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  18. E. Carlassare (2000). Socialist and Cultural Ecofeminism Allies in Resistance. Ethics and the Environment 5 (1):89-106.
  19. Christ Carol P. (2008). Ecofeminism: Women, Nature, Dualism and Process-Relational Philosophy. In Michel Weber (ed.), Handbook of Whiteheadian Process Thought. De Gruyter 87-97.
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  20. Jim Cheney (1987). Eco-Feminism and Deep Ecology. Environmental Ethics 9 (2):115-145.
    l examine the degree to which the so-called “deep ecology” movement embodies a feminist sensibility. In part one I take a brief look at the ambivalent attitude of “eco-feminism” toward deep ecology. In part two I show that this ambivalence sterns largely from the fact that deep ecology assimilates feminist insights to a basically masculine ethical orientation. In part three I discuss some of the ways in which deepecology theory might change if it adopted a fundamentally feminist ethical orientation.
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  21. Melissa Clarke (2000). The Good-Natured Feminist: Ecofeminism and the Quest for Democracy. Environmental Ethics 22 (4):439-440.
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  22. Regina Cochrane (2014). Climate Change, Buen Vivir, and the Dialectic of Enlightenment: Toward a Feminist Critical Philosophy of Climate Justice. Hypatia 29 (3):576-598.
    This paper examines the proposal that the indigenous cosmovision of buen vivir (good living)—the “organizing principle” of Ecuador's 2008 and Bolivia's 2009 constitutional reforms—constitutes an appropriate basis for responding to climate change. Advocates of this approach blame climate change on a “civilizational crisis” that is fundamentally a crisis of modern Enlightenment reason. Certain Latin American feminists and indigenous women, however, question the implications, for women, of any proposed “civilizational shift” seeking to reverse the human separation from nonhuman nature wrought via (...)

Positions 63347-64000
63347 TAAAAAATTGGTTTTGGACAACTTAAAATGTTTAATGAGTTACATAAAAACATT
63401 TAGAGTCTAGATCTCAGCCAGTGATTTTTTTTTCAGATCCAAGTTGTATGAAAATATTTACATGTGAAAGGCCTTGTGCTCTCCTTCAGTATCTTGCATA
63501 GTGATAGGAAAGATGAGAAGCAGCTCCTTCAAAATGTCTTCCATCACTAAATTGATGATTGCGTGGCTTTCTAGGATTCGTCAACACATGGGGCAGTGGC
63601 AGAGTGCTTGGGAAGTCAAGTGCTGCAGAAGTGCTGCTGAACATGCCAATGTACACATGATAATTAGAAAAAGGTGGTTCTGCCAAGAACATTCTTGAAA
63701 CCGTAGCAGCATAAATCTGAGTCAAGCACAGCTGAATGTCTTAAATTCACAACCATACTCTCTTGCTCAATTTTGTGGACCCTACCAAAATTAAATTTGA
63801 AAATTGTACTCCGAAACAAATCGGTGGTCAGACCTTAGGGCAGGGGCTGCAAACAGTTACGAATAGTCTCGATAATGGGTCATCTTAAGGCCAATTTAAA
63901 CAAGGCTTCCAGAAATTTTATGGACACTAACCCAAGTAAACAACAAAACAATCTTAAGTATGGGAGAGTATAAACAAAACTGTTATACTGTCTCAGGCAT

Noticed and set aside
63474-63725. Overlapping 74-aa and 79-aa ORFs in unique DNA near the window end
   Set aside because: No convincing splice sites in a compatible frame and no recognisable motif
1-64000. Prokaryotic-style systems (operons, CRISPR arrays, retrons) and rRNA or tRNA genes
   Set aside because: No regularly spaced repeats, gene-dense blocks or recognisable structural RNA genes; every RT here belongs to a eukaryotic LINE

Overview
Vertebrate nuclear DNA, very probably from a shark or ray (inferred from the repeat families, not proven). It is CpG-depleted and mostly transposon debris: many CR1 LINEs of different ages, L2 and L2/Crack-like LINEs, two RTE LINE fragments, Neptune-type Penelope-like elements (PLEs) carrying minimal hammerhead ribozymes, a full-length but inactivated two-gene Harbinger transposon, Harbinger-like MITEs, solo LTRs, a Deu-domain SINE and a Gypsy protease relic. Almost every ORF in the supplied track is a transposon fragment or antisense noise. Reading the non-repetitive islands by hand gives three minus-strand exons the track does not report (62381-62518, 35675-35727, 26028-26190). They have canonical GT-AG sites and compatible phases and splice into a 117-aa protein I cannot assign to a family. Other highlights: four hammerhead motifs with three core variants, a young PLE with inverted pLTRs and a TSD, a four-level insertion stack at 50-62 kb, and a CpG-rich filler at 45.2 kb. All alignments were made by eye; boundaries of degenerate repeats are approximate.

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  23. Lorraine Code (2008). Thinking About "Ecological Thinking". Hypatia 23 (1):187 - 203.
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  24. Tanya Collings (2011). Frankenstein and Feminism: Contemplating The Memoirs of Elizabeth Frankenstein. Anthropology of Consciousness 22 (1):66-68.
    Theodore Roszak's compelling parable, The Memoirs of Elizabeth Frankenstein, provides an (eco)-feminist view of the “Night of the Living Dead Model” and suggests that only the equal union of “masculine” and “feminine” energies will help us resolve the current eco-crisis. This article further explores the consequences of the highly masculinized post-Enlightenment rationalism as demonstrated in Roszak's novel. Although this article agrees that there is a dangerous imbalance between natural/spiritual and scientific/rational viewpoints, it also stresses that the extreme genderification of these (...)
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  25. Julie Cook (2003). [Book Review] Ecofeminist Philosophy. [REVIEW] Environmental Values 12 (1):131-133.
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  26. Julie Cook (1998). The Philosophical Colonization of Ecofeminism. Environmental Ethics 20 (3):227-246.